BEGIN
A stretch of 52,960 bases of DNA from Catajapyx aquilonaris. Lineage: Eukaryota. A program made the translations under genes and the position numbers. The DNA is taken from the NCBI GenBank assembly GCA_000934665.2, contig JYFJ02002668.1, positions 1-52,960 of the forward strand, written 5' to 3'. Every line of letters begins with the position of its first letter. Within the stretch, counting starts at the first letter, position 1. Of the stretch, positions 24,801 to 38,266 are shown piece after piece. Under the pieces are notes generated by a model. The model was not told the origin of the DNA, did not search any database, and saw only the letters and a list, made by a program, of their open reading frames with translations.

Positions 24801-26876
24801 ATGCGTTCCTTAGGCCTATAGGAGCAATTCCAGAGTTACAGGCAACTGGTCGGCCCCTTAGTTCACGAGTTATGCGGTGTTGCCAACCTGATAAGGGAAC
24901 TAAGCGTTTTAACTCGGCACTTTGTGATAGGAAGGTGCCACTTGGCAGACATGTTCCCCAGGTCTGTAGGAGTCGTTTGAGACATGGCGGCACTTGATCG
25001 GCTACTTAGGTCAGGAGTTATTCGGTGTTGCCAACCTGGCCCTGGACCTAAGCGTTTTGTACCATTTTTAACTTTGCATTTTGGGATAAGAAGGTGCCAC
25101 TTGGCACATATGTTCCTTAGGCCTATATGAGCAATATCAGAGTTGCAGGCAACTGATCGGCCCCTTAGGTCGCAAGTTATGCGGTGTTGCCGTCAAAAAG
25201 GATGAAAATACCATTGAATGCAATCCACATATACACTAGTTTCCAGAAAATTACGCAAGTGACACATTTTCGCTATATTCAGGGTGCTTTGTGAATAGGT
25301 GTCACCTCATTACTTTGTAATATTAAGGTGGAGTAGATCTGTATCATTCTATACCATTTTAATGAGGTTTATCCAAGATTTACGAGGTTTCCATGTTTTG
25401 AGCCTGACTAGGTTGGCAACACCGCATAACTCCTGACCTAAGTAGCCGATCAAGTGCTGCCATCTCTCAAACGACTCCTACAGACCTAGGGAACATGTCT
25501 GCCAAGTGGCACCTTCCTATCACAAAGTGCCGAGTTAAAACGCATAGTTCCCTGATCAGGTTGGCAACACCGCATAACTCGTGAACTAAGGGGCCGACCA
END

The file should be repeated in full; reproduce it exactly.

A stretch of 52,960 bases of DNA from Catajapyx aquilonaris. Lineage: Eukaryota. A program made the translations under genes and the position numbers. The DNA is taken from the NCBI GenBank assembly GCA_000934665.2, contig JYFJ02002668.1, positions 1-52,960 of the forward strand, written 5' to 3'. Every line of letters begins with the position of its first letter. Within the stretch, counting starts at the first letter, position 1. Of the stretch, positions 24,801 to 38,266 are shown piece after piece. Under the pieces are notes generated by a model. The model was not told the origin of the DNA, did not search any database, and saw only the letters and a list, made by a program, of their open reading frames with translations.

Positions 24801-26876
24801 ATGCGTTCCTTAGGCCTATAGGAGCAATTCCAGAGTTACAGGCAACTGGTCGGCCCCTTAGTTCACGAGTTATGCGGTGTTGCCAACCTGATAAGGGAAC
24901 TAAGCGTTTTAACTCGGCACTTTGTGATAGGAAGGTGCCACTTGGCAGACATGTTCCCCAGGTCTGTAGGAGTCGTTTGAGACATGGCGGCACTTGATCG
25001 GCTACTTAGGTCAGGAGTTATTCGGTGTTGCCAACCTGGCCCTGGACCTAAGCGTTTTGTACCATTTTTAACTTTGCATTTTGGGATAAGAAGGTGCCAC
25101 TTGGCACATATGTTCCTTAGGCCTATATGAGCAATATCAGAGTTGCAGGCAACTGATCGGCCCCTTAGGTCGCAAGTTATGCGGTGTTGCCGTCAAAAAG
25201 GATGAAAATACCATTGAATGCAATCCACATATACACTAGTTTCCAGAAAATTACGCAAGTGACACATTTTCGCTATATTCAGGGTGCTTTGTGAATAGGT
25301 GTCACCTCATTACTTTGTAATATTAAGGTGGAGTAGATCTGTATCATTCTATACCATTTTAATGAGGTTTATCCAAGATTTACGAGGTTTCCATGTTTTG
25401 AGCCTGACTAGGTTGGCAACACCGCATAACTCCTGACCTAAGTAGCCGATCAAGTGCTGCCATCTCTCAAACGACTCCTACAGACCTAGGGAACATGTCT
25501 GCCAAGTGGCACCTTCCTATCACAAAGTGCCGAGTTAAAACGCATAGTTCCCTGATCAGGTTGGCAACACCGCATAACTCGTGAACTAAGGGGCCGACCA